Google, which introduced its “Apps for Government” cloud-oriented program this summer, is confident that its basic capability will be a plus.

“We’re a company born on the Web, and that experience gives us an advantage in the cloud computing innovation space,” Mike Bradshaw, director of Google Federal, told the E-Commerce Times.

“The big winners should be the IT service providers and the systems integrators. They are the ones most likely to put together powerful cloud solutions which they can offer as utility computing to government agencies,” commented IDC’s McCarthy. “But software companies are likely to counter this by offering their own cloud solutions, effectively trying to bypass some systems integrators. It’s not yet clear which approach will win in the long run.

“Actually, cloud solutions may take off faster in the states than at the federal level,” he noted. “States have very similar IT needs, and because of this, a cloud solution provider who creates a service for one state can easily adapt it for other states.”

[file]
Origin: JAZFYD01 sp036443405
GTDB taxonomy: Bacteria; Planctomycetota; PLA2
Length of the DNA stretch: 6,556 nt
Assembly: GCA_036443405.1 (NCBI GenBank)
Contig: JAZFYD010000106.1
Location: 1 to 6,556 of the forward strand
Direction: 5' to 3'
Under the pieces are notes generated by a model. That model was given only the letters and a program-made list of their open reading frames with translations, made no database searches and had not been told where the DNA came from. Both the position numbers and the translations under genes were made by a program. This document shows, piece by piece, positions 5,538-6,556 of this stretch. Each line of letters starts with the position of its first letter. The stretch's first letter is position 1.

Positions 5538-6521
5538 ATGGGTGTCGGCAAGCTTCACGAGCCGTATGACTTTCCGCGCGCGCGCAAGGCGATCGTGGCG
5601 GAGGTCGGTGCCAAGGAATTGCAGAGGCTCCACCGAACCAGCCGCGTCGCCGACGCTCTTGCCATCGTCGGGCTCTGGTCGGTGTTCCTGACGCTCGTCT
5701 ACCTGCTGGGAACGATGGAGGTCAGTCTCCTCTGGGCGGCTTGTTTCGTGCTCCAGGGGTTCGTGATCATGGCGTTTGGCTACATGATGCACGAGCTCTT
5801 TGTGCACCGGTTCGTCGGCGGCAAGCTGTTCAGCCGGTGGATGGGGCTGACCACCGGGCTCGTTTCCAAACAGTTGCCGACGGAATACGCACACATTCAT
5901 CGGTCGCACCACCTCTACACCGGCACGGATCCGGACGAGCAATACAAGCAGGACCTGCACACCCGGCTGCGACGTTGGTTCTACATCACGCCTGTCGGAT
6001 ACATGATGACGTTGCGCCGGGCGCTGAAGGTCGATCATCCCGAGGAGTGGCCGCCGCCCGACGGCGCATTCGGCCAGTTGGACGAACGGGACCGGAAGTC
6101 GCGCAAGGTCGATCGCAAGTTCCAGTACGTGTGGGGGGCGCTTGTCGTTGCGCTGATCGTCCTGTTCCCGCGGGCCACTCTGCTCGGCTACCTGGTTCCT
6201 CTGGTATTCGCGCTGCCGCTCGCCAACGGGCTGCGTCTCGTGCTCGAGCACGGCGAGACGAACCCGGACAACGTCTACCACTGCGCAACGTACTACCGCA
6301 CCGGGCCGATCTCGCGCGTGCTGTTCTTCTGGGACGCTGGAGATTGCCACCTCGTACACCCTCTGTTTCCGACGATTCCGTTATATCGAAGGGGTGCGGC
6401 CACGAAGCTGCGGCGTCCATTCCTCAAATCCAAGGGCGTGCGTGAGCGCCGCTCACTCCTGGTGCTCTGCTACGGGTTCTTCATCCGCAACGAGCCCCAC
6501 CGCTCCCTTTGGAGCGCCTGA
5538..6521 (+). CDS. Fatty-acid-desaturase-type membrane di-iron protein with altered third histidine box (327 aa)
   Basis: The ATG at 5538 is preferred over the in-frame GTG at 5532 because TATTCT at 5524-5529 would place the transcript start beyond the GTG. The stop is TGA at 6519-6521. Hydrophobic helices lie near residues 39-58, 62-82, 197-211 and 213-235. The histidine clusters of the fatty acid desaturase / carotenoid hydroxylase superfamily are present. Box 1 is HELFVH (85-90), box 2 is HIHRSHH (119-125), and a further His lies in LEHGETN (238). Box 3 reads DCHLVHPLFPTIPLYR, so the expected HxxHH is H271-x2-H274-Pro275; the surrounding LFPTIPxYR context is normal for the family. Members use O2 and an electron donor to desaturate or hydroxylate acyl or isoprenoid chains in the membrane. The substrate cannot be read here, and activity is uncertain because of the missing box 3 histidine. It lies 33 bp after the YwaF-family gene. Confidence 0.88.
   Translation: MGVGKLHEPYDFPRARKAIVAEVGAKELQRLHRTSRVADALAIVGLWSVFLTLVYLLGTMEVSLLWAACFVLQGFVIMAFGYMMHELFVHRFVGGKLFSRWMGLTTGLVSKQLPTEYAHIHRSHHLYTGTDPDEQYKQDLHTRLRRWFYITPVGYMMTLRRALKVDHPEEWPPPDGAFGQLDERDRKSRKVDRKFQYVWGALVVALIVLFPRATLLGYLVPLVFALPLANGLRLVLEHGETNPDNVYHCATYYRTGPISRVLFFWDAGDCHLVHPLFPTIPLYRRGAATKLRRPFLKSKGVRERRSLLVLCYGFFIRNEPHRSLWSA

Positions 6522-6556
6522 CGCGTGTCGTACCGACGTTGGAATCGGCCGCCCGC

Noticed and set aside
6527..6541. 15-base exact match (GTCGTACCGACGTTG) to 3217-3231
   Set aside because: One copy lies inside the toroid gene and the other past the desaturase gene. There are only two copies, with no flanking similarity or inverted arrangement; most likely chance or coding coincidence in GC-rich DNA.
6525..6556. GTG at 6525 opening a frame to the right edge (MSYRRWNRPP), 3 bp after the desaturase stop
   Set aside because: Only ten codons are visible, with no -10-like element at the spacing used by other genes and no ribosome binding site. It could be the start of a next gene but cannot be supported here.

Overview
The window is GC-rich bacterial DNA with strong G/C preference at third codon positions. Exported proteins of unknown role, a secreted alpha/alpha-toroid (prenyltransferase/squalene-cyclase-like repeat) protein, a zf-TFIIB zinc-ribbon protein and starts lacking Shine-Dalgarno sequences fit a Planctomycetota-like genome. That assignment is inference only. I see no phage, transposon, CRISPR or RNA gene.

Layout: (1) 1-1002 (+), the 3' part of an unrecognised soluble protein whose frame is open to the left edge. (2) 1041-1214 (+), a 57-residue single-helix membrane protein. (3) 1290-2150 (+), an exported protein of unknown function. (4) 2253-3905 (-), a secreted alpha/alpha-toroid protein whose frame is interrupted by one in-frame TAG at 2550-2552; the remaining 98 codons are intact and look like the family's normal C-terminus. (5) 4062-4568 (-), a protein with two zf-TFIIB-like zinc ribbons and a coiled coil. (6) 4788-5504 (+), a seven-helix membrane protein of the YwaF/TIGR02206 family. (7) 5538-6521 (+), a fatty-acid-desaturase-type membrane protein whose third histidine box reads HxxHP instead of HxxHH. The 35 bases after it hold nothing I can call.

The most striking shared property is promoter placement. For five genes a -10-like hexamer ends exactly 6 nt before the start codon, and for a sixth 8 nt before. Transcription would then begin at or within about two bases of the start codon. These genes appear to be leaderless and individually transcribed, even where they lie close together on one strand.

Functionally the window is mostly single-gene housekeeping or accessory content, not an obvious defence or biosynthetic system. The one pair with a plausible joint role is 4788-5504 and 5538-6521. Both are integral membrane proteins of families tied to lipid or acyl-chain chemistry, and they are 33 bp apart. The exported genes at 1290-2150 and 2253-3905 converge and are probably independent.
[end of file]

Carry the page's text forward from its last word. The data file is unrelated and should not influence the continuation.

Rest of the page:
GSA Seeks to Spur Cloud Adoption

The initiative for adopting the cloud is largely being driven by two high-profile organizations. One is the Office of E-Government and Information Technology, which is directed by Federal Information Officer Vivek Kundra. The other is the General Services Administration (GSA), which is responsible for coordinating the federal cloud computing effort in key areas such as security, standards and acquisition.

For IT vendors, GSA is the organization to watch. In order to speed up cloud adoption, GSA launched a procurement program that will enhance the ability of federal agencies to actually enter into cloud contracts with vendors. GSA initiated a blanket purchase agreement mechanism under which multiple vendors will be selected to provide cloud services throughout the government.

The blanket contract approach will enable agencies to take advantage of a standard contracting mechanism through GSA rather than going through more time-consuming procurement procedures on their own.

Vendors receiving the awards will have the ability to team with various IT providers and subcontractors, so there should be ample opportunity for participation in federal cloud computing by many commercial providers. Under Infrastructure as a Service contracts, GSA is initially seeking capabilities in three critical areas: cloud storage, Web hosting services, and virtual machines. GSA accepted proposals through June 30, and it hopes to award the contracts soon so that agencies can begin contracting for cloud services by the end of the year.

As a result of the government’s conversion to cloud computing, there may be some changes in the competitive environment among IT vendors. However, “the real winners,” said Google’s Bradshaw, “are federal agencies who will be able to take advantage of the multiple benefits offered by cloud computing.”